Moving beyond the basic story, there's a lot to admire in the screenplay and direction. Gunasekhar loves overhead camera shots and uses them skillfully - whether it be in the opening scene where the hero is surrounded in a circle by the members of a rival street gang who are later upstaged by the hero's friends who surround them in an even bigger circle, or the same shot repeated in a different setting yet similar context when the villain surrounds the hero with his gang of henchmen, only to be upstaged again by the hero's gang.
Gunasekhar also banishes the achilles' heel of far too many south Indian films - the mandatory presence of a comic relief subplot. Instead, he utilises the time to build the portrait of the hero's caring family, with every member getting the due attention. The hero has a tendency to get into trouble with rival gangs, but he is also a dutiful son who helps his mother in kitchen. His father is a police officer who is obviously worried about his son and even angry at him at times, but their relationship never gets overly antagonistic as it could have been had the writer tried to resort on tried-and-tested character building tricks. In fact, it is interesting to look at the families of the three main archetypal characters - the hero's family is near-perfect, the heroine's family may be ravaged due to the villain's overtures but still hasn't collapsed, and the villain's family is quite unique : his mother, played with a great sense of joy and forcefulness by Telangana Sakuntala, is an extremely formidable and domineering woman who looks like she might exceed even her son in villainy. She loves to smoke cigars - cigars, mind you, not those puny cigarettes - , chomp on green chillies and always has a faithful dog right beside her.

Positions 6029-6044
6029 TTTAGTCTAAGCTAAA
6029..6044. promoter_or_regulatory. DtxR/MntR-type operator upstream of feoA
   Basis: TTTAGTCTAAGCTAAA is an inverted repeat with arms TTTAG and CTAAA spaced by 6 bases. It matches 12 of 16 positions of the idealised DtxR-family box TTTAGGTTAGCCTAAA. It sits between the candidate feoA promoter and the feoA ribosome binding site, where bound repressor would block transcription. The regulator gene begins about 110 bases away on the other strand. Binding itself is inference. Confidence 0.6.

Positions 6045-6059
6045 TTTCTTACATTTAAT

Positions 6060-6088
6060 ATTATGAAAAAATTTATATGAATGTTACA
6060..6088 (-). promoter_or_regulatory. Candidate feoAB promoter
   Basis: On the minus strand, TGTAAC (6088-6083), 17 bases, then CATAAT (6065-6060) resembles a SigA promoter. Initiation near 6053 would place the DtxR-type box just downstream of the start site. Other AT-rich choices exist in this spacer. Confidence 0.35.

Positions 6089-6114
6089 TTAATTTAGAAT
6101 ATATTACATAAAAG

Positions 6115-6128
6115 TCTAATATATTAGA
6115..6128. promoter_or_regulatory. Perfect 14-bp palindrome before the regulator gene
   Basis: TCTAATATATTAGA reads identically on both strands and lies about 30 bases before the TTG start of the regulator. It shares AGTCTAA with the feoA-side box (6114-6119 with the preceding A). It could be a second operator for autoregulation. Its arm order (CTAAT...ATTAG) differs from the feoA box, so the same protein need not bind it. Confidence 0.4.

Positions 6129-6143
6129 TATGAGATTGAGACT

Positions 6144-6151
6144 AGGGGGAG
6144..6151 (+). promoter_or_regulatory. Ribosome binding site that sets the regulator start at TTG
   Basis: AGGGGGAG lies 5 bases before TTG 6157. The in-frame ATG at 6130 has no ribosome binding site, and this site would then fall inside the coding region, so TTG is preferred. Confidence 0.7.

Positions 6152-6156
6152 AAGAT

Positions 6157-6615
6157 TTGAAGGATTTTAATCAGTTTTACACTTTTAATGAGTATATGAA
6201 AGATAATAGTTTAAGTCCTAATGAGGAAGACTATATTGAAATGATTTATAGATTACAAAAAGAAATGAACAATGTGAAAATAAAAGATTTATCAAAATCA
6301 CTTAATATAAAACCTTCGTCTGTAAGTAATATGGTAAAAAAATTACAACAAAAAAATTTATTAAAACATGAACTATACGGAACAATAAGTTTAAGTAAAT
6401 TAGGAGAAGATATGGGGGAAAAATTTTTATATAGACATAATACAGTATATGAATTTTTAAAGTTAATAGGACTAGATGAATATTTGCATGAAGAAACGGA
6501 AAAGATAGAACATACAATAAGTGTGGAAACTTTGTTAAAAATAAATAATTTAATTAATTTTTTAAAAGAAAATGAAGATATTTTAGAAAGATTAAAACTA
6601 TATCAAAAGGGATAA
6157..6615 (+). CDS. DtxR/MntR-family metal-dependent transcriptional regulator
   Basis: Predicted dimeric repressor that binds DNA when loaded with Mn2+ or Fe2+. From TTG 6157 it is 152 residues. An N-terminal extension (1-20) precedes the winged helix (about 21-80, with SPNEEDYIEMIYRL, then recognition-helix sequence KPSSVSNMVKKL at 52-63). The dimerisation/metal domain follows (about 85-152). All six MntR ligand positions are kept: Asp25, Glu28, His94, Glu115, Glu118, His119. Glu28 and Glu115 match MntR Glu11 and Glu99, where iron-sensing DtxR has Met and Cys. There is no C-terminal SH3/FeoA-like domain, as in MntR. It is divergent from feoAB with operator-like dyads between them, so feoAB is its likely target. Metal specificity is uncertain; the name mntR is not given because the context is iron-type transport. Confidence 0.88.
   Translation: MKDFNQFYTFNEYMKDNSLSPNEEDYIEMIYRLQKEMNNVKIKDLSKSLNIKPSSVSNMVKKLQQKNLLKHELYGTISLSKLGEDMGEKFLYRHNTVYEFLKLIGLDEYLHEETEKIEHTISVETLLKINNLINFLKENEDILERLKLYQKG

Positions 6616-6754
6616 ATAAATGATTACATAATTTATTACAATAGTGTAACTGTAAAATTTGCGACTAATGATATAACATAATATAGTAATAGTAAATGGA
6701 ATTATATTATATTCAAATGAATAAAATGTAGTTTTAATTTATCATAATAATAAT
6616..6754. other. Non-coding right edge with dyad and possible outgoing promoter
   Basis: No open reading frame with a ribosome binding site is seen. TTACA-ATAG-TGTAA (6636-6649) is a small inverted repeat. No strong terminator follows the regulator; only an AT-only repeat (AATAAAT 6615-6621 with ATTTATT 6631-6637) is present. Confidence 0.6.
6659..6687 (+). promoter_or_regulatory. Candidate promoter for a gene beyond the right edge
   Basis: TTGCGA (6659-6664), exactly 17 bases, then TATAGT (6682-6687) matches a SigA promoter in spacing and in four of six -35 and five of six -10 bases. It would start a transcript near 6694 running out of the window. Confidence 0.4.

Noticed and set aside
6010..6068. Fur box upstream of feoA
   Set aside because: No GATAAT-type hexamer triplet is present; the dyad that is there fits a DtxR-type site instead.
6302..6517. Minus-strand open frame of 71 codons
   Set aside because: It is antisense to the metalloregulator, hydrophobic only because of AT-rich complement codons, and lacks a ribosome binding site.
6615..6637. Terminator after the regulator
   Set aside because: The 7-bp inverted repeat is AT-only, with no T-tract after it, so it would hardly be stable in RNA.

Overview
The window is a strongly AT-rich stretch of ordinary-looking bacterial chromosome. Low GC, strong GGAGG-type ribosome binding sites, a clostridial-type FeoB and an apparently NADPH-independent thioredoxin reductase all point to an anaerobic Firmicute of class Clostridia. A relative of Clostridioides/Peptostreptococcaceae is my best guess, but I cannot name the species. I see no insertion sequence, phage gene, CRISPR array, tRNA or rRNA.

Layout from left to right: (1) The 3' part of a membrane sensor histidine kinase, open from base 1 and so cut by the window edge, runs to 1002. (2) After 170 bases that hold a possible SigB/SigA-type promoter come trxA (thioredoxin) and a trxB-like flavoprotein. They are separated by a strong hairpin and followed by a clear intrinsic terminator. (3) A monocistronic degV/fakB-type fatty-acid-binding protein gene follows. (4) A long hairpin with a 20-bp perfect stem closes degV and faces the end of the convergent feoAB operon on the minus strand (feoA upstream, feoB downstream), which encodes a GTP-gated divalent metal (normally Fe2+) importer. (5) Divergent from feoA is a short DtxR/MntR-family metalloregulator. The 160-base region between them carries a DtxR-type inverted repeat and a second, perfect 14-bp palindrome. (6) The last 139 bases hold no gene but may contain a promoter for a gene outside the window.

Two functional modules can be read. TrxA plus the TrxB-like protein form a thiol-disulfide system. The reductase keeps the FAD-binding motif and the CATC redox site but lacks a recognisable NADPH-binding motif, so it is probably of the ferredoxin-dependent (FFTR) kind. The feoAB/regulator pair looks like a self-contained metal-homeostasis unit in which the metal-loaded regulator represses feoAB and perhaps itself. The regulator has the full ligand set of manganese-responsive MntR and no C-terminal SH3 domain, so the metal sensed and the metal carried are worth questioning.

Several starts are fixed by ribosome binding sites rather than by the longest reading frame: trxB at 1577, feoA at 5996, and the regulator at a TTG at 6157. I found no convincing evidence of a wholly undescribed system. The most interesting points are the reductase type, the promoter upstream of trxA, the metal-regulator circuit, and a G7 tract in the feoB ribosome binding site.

This is the best Mahesh Babu performance I have seen till date. He is a one-note actor and he suits this mostly one-note character very well. He does not make a good anti-hero like he played in Pokiri. He should stick to characters like these. Bhoomika Chawla is rather annoying with her constantly weepy expression in the first two acts but as I have written above, does change her mannerisms for the better in the last third. Prakash Raj is good as usual. He has played similar characters so many times that it might give a deja vu feeling, but this film was where his reign as the top villain in south cinema started originally.